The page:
JUDY WOODRUFF'S INSIDE POLITICS
Kerry Blasts Bush; Dean Running Ahead of Other Democrats
Aired July 16, 2003 - 16:00 ET
THIS IS A RUSH TRANSCRIPT. THIS COPY MAY NOT BE IN ITS FINAL FORM AND MAY BE UPDATED.
ANNOUNCER: It's the ultimate political game show with big money and big names. See if you can match the presidential candidates to their top celebrity donors.
The CIA chief called on the carpet on Capitol Hill and the president's credibility under fire.
SEN. JOHN KERRY (D-MA), PRESIDENTIAL CANDIDATE: It's not just the 16 words. It's all of our intelligence.
ANNOUNCER: But do John Kerry and some other White House hopefuls have an Iraq credibility problem of their own?
California voters get the message. Are they being tricked by someone who wants Governor Gray Davis to hang it up?
UNIDENTIFIED MALE: (Unintelligible) the recall to remove Governor Gray Davis out of office as soon as possible.
ANNOUNCER: Now, live from Washington, Judy Woodruff's INSIDE POLITICS.
JUDY WOODRUFF, HOST: Thank you for joining us.
More fingers are pointing and accusations flying in the political dust up over pre-war intelligence about Iraq. We'll have the latest fireworks, including the CIA chief's appearance on Capitol Hill.
But first, we couldn't resist the powerful combination of celebrities and money. Our Senior Political Correspondent Candy Crowley has been going over the presidential candidates' fund-raising reports with stars in her eyes.
CANDY CROWLEY, CNN SENIOR POLITICAL CORRESPONDENT (voice-over): Give her a Democrat any Democrat. Putting her money where her mouth is, Barbra Streisand has contributed to the campaigns of John Kerry, John Edwards, Richard Gephardt, Bob Graham and Howard Dean. Not a penny for Joe Lieberman, Mr. V-Chip.
Still Democrats will need to assemble a cast of thousands to bridge the financial gap of the '04 campaign. Bottom line, in this past quarter George Bush raised $34.4 million in six weeks. More than the total raised by nine Democrats in three months.
Biggest expense so far in their rival-free Bush camp, $649,000 in stamps. Thank heavens for self adhesive.
The surprise has long since gone out of the Democrat second quarter story. It is Howard Dean who raised more than anyone else and has the glitziest donor list, too.
ROBIN WILLIAMS, ENTERTAINER: How much money have you raised? Let's look at the tote boards.
CROWLEY: Robin Williams, an enthusiastic donor of years past, Ted Danson, Susan Sarandon, Paul Newman, Stephen King and Alec Baldwin, still living in the country, are all Dean-ies.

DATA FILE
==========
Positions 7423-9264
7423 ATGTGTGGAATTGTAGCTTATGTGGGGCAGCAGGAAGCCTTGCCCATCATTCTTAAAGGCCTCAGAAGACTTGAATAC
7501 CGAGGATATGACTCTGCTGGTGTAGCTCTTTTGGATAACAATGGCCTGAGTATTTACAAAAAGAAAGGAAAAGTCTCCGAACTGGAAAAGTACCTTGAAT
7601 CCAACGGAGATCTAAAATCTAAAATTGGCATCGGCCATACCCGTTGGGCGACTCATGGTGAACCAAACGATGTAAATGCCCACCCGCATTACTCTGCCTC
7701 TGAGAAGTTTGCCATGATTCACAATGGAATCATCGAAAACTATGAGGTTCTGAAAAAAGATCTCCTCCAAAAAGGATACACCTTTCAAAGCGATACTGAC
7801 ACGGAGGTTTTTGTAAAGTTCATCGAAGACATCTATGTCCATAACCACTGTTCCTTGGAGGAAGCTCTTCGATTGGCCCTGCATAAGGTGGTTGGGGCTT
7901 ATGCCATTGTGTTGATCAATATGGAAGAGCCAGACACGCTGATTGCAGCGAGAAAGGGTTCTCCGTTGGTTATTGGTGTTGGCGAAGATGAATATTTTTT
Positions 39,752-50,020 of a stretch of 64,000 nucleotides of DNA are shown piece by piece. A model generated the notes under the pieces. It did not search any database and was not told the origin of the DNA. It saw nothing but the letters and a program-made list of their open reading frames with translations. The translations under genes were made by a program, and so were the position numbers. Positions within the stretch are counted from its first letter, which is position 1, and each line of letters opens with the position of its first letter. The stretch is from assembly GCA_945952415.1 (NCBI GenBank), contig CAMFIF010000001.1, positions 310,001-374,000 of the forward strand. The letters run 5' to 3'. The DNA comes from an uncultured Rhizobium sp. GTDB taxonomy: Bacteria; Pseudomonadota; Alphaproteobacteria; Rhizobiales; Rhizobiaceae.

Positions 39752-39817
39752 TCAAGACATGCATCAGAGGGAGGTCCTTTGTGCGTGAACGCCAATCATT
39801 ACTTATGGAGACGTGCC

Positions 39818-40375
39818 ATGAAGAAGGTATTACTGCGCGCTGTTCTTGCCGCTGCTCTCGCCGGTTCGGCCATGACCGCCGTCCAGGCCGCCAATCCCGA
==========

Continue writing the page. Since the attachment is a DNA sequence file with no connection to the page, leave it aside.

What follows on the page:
The president is not without some marquee names, in a retro kind of way.
Several blasts from the past rang it up for Bush/Cheney, including crooner Andy Williams, game show host Wink Martindale and Chuck Norris, who's not a Texas Ranger, but plays one on TV.
"West Wing"'s Brad Whitford is down for $4,000 to the Kerry campaign. Brad, call your accountant. The limit is $2,000.
Kerry, by the way, is this quarter's No. 2 fund-raiser, but he still has more cash in the bank than any other Democrat.
Read the word "trouble" between the lines of Richard Gephardt's numbers. He raised $3.8 million, less than the goal he set for himself. And losing your own expectations game tends to cut down on the interest.
Also in the out category, Carol Moseley Braun and Al Sharpton were out raised by perennial candidate Lyndon LaRouche.
UNIDENTIFIED FEMALE: Senator, how's the fund-raising going?
SEN. JOHN EDWARDS (D-NC), PRESIDENTIAL CANDIDATE: That's going well. Going very well.
CROWLEY: Actually, John Edwards' bank account looks better than his poll numbers. The rookie North Carolina senator has $800 million on hand and several Washington pros on his list: Sandy Berger, John Podesta, Vernon Jordan, Joe Lockhart and Abbey Lowell, Clintonites all, gave to the Edwards' campaign.
But before concluding that Edwards really is the secret Clinton favorite, you should also know that all or some of the above also gave to the campaigns of Richard Gephardt, John Kerry and Joe Lieberman.
In Hollywood, you spread the wealth. In Washington, you hedge your bets.
Candy Crowley, CNN, Washington.
WOODRUFF: It's fun to look through those SEC files.
Well, on Capitol Hill today, members of the Senate Intelligence Committee aren't looking for cash. They're demanding answers from the Director of Central Intelligence George Tenet. The closed door session has opened the door to more partisan sparring over Iraq and the president's credibility.
Here's our Congressional Correspondent Jonathan Karl.
JONATHAN KARL, CNN CONGRESSIONAL CORRESPONDENT: Judy, Tenet arrived up here about an hour and a half ago and they went through about an hour of the hearing. It's a closed hearing but our sources tell us that in that first hour they hadn't even yet gotten to the question of the president's State of the Union address.